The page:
I have used this technique over and over, and although many other options exist, this is simple and effective so worth mentioning.
There is 1 prerequisite: database mail must be configured on the sql server.
The first step is to build your query- let’s say:
select blah from some_table where exception_condition = 'yes'
Once we’re happy with our query we can build it into the sp_send_dbmail command:
EXEC msdb.dbo.sp_send_dbmail @profile_name = 'Test', @recipients = 'firstname.lastname@example.org', @query = 'select blah from some_table where exception_codition = ''yes''', @subject = 'EBMS Exception Report', @attach_query_result_as_file = 1;
Notice- you will have to replace any single quotes in your query with 2 single quotes. You will likely notice a the output is a bit mis-aligned:
This is because sql server automatically extends the field to the length in the table definition. I normally truncate each field to no more than about 30 characters- and we’re in business. If you don’t want to keep running the sp_send_dbmail procedure, opening the e-mail, tweaking the query and re-running- you can run the sql query in management studio and select the "output as text" option as shown below:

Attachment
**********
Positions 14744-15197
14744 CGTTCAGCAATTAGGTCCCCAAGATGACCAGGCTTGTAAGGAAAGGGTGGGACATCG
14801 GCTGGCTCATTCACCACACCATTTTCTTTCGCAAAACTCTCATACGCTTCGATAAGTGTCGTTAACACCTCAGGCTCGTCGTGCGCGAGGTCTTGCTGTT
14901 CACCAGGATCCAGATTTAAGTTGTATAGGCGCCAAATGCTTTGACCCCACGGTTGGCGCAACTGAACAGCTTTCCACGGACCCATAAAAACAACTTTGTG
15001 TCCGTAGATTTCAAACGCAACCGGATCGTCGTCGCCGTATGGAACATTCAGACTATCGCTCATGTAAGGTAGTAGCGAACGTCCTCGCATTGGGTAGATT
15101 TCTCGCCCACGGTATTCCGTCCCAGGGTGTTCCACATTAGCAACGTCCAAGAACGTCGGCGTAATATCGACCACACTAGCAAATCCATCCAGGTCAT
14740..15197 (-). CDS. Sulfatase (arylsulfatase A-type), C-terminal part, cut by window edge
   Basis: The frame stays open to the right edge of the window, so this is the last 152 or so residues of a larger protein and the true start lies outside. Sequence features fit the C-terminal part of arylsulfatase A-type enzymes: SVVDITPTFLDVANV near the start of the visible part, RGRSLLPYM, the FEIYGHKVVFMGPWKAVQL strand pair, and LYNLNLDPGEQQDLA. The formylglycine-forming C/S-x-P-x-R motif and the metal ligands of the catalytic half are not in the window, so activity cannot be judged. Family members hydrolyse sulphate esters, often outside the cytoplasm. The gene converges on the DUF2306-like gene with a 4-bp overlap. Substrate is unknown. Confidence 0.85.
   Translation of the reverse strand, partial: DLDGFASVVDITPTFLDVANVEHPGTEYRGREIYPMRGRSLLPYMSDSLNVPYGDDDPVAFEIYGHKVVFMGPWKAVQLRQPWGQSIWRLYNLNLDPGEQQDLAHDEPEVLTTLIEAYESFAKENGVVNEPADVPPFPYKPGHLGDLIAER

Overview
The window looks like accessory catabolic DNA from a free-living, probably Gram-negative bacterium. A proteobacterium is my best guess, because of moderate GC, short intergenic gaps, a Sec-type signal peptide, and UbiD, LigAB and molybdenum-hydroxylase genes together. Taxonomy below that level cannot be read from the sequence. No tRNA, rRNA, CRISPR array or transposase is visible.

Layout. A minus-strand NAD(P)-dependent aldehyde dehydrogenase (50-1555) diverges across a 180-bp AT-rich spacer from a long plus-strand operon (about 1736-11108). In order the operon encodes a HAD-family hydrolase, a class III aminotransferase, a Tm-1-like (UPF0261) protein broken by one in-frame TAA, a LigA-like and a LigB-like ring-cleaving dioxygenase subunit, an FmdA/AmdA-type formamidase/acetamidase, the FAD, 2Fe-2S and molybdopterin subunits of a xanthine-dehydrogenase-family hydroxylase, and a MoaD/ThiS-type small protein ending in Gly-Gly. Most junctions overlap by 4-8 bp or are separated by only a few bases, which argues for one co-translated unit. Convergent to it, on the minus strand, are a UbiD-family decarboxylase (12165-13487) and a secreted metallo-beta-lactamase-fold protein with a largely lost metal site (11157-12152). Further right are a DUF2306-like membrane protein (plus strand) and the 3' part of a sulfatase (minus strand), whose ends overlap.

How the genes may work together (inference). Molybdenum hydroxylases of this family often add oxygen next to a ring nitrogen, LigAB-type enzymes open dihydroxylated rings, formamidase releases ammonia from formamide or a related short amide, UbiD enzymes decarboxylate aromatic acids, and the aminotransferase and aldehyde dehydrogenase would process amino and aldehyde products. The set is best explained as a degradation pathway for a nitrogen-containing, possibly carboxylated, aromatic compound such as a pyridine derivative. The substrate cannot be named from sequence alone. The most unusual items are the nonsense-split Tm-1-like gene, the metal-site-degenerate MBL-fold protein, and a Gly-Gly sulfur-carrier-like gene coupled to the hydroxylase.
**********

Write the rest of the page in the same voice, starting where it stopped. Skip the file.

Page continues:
After a bit of tweaking you should have it looking how you want:
Once you have tested this and are happy you can now created a sql job with a single t-sql step containing the above code. Attach a schedule and you’re good to go!
If you receive an error when trying to execute the sql job, you may need to double check the sql server agent account has adequate permission on the msdb database and the databases involved in your sql query.